That afternoon, my friends texted to see what I was up to. “I have spent my time whale watching (!!), taking pictures of my cabbage slides in various locales, walking on the beach, thinking about my next meal, buying ice for my cooler at the park’s convenience store, eavesdropping, and doing a bit of writing. I woke up at an ungodly hour (7 a.m.) because of the sun so it already feels like late afternoon.” (It was 11:43 a.m.)

Day Three:

I put myself in charge of two meals a day and had the third in nearby towns, thanks to my trusty Volvo. I bought produce from farm stands, climbed to the top of a lighthouse, picked out which beachfront house I’d live in if given the option, and noted funny signs on walks and drives (“Screen repair. We fix what bugs you.”)

In the car, driving to get dinner one night, I turned the dial to talk radio, thinking it might be nice to have a bit of company, but the hosts were just asking people to call in and explain where they had mosquito bites. I had better luck chatting with friendly local fishermen. “What’re you trying to catch?” is a very successful opener. Bluefish and striped bass came the answer.

Day Four, and Onward:

On the fourth day, my somewhat frantic energy finally gave way to a level of chill I don’t normally experience. I spend plenty of time alone in my normal life, but not without much to do beyond go for a long beach walk or read for two hours while assessing whether the wind is strong enough to send my beach umbrella flying.

Evenings were my favorite: the smell of the wind, the moon rising through the wall of my tent, getting to see the Milky Way. The days were sort of boring, but in a nice way. Ah, yes, time to take 500 pictures of the sunset. “You must read a lot, you have a different book each day,” the woman camping next to me with her husband and daughter said, then quickly added, “Not that we’re spying on you! Just noticing.” (I did read several.)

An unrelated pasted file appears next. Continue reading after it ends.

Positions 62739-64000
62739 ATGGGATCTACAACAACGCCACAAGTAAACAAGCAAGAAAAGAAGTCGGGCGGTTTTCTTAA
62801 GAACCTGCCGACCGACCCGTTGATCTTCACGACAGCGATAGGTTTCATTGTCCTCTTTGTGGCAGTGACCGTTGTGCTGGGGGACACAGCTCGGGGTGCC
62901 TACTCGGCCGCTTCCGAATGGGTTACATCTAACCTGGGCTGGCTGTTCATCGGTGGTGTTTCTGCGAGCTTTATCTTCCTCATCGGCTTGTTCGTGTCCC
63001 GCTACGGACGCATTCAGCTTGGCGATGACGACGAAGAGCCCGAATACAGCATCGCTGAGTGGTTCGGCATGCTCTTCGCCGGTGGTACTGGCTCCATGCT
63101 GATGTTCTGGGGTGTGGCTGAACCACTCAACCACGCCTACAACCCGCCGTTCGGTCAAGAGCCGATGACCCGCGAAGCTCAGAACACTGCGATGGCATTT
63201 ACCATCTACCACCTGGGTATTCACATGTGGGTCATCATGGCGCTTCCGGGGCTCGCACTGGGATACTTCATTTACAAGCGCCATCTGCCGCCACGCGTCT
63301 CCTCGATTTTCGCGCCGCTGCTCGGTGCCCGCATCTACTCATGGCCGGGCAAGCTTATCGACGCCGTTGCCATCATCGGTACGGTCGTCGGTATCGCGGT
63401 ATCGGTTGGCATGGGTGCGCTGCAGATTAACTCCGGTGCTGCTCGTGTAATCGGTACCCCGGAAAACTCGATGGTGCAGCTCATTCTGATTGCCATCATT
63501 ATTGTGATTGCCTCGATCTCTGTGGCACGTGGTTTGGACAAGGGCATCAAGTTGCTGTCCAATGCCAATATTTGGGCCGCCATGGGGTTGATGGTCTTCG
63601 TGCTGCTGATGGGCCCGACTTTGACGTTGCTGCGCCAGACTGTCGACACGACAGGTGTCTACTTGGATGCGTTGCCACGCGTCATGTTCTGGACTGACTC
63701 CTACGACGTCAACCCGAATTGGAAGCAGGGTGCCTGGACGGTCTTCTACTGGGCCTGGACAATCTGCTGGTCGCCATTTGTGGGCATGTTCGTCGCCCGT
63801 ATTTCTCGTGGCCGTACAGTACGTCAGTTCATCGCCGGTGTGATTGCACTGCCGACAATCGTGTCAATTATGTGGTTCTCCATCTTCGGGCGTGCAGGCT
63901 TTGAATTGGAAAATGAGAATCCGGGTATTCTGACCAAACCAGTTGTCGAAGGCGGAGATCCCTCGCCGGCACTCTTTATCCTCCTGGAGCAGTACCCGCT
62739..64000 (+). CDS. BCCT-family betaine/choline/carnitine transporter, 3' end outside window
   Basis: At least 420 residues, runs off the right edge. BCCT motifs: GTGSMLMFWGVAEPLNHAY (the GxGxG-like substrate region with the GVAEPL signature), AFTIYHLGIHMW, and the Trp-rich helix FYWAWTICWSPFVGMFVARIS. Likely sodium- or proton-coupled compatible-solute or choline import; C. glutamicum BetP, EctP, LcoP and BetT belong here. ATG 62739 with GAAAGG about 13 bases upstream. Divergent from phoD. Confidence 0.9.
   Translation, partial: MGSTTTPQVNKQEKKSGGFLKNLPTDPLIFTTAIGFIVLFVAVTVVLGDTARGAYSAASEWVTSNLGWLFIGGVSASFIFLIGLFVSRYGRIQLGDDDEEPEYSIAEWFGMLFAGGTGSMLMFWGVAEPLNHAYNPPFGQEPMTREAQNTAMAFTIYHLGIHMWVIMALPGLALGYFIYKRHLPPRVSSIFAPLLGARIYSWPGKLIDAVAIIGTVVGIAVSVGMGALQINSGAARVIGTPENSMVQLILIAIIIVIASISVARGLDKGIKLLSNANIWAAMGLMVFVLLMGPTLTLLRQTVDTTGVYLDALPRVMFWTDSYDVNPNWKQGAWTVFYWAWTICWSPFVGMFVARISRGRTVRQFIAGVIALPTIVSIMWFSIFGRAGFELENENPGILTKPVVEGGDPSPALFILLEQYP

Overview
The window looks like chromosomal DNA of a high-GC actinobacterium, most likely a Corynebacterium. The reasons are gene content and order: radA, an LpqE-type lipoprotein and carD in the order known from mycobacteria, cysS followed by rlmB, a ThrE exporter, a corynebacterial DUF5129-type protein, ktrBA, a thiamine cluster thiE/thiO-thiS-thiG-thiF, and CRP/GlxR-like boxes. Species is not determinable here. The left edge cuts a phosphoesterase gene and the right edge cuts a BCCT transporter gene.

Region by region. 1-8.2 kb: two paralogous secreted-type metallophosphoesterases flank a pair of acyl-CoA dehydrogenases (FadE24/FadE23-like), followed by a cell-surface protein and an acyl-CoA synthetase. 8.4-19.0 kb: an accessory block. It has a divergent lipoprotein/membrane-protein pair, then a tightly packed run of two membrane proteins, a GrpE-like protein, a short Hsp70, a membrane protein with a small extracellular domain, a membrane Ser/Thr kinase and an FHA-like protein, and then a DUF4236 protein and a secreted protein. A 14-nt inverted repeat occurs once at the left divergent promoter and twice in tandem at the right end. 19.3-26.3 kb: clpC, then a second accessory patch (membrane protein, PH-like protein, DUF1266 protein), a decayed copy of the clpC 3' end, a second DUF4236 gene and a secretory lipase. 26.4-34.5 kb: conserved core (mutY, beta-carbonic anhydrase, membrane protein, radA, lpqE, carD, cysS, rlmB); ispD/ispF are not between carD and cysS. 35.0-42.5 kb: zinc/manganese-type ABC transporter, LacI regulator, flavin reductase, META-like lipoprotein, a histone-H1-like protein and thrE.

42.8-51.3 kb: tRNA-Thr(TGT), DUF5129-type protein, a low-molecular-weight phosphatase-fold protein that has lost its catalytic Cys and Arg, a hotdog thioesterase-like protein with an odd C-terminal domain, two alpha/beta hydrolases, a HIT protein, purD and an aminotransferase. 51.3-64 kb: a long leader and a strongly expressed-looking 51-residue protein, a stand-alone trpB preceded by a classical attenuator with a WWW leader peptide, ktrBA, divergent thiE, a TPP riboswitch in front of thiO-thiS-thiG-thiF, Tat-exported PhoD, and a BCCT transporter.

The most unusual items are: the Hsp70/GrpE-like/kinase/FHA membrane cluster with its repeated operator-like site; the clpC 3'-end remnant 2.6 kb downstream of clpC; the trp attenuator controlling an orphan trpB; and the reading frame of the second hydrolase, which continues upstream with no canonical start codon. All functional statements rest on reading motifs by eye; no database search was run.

One night, my neighbors invited me to join them for s’mores. To be honest, I don’t think s’mores are that great, but I appreciated the company. Surrounded by so many families and friend groups, I couldn’t help feeling like an outsider. So, it was heartening when my neighbor called me a good role model and said she was glad her daughter was seeing me camping by myself.

Though car camping is beginner stuff and lots of people camp solo, I felt proud driving back into the city after my adventure. So, that’s camping, I thought as I pulled into a parking spot near my apartment building, feeling giddy from the accomplishment and mentally checking off a big box. This city mouse spent a week in a tent!

At home, I was curious about how Fran Lebowitz’s 1983 camping adventure had gone. I’d only seen her Outside cover, but sure enough, someone had found the back issue and posted the full story on Twitter.

Fran had company and went for just a night, but after a steak dinner over a campfire, when her fellow campers revealed it was only 7:30 p.m., she was pretty much ready to be done. I recognized the way I’d felt my first few nights, when time seemed to move extra slowly:

“Seven-thirty!” says Fran. “Let’s go into town and see a movie.” She wipes her mouth with her paper towel. “Campers are allowed to see a movie.” She wads up the towel. “I wouldn’t mind going to a movie.” She throws it in the fire and raises a finger — “Check, please!”

Instead they looked at a foxhole, Fran asked what she should take off before sleeping (shoes, was the advice), and got a headache from “all this fresh air.” Though she famously doesn’t have a computer or cell phone, I was able to get a question to her. “You didn’t seem too taken with the whole sleeping in a tent thing,” I wrote, referencing her past trip. “I’m curious, have you ever gone camping since then or do you still consider the outdoors ‘a place you must pass through in order to get from your apartment into a taxicab’?”

A few weeks later, an answer from Fran came back: “No, I haven’t camped since then. I’d have to be sentenced to it.” Meanwhile, I was already thinking about my next trip.

Alex Ronan is a writer and investigative reporter from New York. Her work has been published by Elle, New York Magazine, Vogue, and The New York Times. She has also written for Cup of Jo about single moms, sibling loss, parenting abroad, and nude lipstick. Follow her on Instagram or Twitter, if you’d like.

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(Photos courtesy of Alex Ronan.)